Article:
The health of the UK’s insect populations is to be assessed by a new project, which aims to advise on policies to help protect them more effectively post-Brexit.
Insects underpin and support the health of the natural world, including food crops for human consumption, however there is growing concern that insects are in widespread decline across Europe and beyond.
Declining insect populations are thought to be caused by intensive agriculture and other human-induced pressures such as climate change. However, whilst there is strong evidence of falling numbers in a few insect groups in certain areas, evidence of overall insect declines in Britain remains patchy.
Researchers have been awarded £2.3 million from the Natural Environment Research Council (NERC) to provide definitive evidence on whether insects are in decline in the UK, to understand the key drivers threatening their existence, and to support the development of environmental policies to protect them.
The new project, led by the University of Leeds with partners at the National Centre for Atmospheric Science, University of Reading, the UK Centre for Ecology & Hydrology (UKCEH), and Rothamsted Research, will undertake the most comprehensive analysis to date of British insect populations from as wide a range of sources, and for as broad a set of species, as possible.
The project team will then use the data to test what factors have had the strongest impact on insect populations, and to model how different policy options could counter these effects. These findings will make an important contribution to the UK’s biodiversity conservation strategy now it is no longer part of the European Union.
The researchers believe that the new set of environmental and agricultural management rules and incentives being designed after Brexit could provide an opportunity to address the drivers of decline in insects and other wildlife.
Project lead Professor Bill Kunin, from the University of Leeds’ School of Biology, said: “Insects are the backbone of a healthy, functioning environment, so it is absolutely vital that we look after them.
“Whilst past agri-environmental policies were supposed to help wildlife by incentivising environmentally friendly practises, in reality the conservation benefits were often pretty minimal. Despite the substantial subsidies, it was often only the relatively common species that experienced any benefits.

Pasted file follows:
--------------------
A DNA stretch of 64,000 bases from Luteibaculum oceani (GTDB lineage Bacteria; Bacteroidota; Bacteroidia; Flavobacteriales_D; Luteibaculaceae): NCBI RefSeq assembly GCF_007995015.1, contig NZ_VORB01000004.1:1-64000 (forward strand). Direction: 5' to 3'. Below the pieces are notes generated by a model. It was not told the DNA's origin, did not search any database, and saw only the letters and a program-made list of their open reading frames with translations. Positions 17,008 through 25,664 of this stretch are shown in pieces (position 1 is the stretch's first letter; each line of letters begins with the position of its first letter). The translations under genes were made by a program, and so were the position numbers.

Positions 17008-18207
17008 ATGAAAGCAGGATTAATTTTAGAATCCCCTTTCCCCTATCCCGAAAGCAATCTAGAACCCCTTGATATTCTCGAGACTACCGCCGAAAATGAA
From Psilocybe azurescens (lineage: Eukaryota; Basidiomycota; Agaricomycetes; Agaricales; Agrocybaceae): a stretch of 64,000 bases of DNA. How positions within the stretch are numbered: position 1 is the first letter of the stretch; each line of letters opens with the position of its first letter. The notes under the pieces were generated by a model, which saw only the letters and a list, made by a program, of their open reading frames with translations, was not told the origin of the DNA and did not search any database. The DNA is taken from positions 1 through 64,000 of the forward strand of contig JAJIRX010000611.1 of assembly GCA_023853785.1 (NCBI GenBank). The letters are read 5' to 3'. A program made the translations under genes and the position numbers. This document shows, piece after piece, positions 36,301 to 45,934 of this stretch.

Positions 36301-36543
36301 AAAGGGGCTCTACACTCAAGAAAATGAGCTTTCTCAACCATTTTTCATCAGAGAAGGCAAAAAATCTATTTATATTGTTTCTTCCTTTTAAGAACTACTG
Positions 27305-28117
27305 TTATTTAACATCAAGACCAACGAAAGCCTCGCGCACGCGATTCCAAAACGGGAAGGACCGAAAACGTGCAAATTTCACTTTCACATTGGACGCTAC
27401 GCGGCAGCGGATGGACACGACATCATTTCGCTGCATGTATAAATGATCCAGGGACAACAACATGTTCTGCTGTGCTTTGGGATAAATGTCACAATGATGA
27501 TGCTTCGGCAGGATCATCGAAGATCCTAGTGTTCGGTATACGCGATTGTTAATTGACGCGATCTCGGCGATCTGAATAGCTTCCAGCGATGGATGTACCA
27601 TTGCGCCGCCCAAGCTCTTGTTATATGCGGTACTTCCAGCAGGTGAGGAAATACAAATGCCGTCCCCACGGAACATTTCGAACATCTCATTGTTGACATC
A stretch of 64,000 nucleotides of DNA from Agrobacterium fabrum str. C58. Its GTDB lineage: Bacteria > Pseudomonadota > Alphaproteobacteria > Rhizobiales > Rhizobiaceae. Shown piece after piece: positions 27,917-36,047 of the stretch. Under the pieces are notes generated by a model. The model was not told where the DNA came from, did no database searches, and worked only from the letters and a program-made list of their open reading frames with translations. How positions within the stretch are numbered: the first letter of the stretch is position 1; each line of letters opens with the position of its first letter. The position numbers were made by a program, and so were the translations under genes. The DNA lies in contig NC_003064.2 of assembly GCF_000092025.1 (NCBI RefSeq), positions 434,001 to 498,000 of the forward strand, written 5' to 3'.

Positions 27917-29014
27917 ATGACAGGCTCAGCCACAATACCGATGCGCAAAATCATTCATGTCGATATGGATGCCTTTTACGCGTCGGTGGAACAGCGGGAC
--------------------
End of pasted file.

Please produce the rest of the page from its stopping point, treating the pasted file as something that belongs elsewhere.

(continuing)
“Through our new project we hope to provide a step-change in data on UK insects, to inform evidence-based policies that help nature, and thus humans, to thrive.”
The new four-year DRUID (Drivers and Repercussions of UK Insect Decline) project, starting January 2021, aims to provide comprehensive evidence on insect abundance and diversity across the country. This will provide a definitive answer on whether UK insects are declining overall, and if so, what the main causes of the decline are.
In the DRUID project, an interdisciplinary team of researchers will be drawing on and calibrating three different types of data – from scientific monitoring, experienced wildlife recorders (or citizen scientists), and from high-tech sensors, such as weather radar.
Researchers will be collaborating with the innovative BioDAR project, jointly led by the National Centre for Atmospheric Science, to measure the volume of insects flying through the air across the UK every few minutes by detecting signals of the creatures in weather radar data.
Dr Ryan Neely, National Centre for Atmospheric Science and University of Leeds, is pioneering the use of radar data to study insects in the UK. He says:
“The DRUID project will link the latest biological analysis from radar data and machine learning with existing databases of insect wildlife across the UK, allowing us to look at the reasons behind insect decline in greater detail than before.”
By combining high-level data with on the ground records from scientists and experienced wildlife recorders, the researchers hope to provide an accurate picture of the status of UK insect populations.
Most importantly, they aim to inform ongoing monitoring of insect populations, so the effects of different conservation policies can be assessed in future.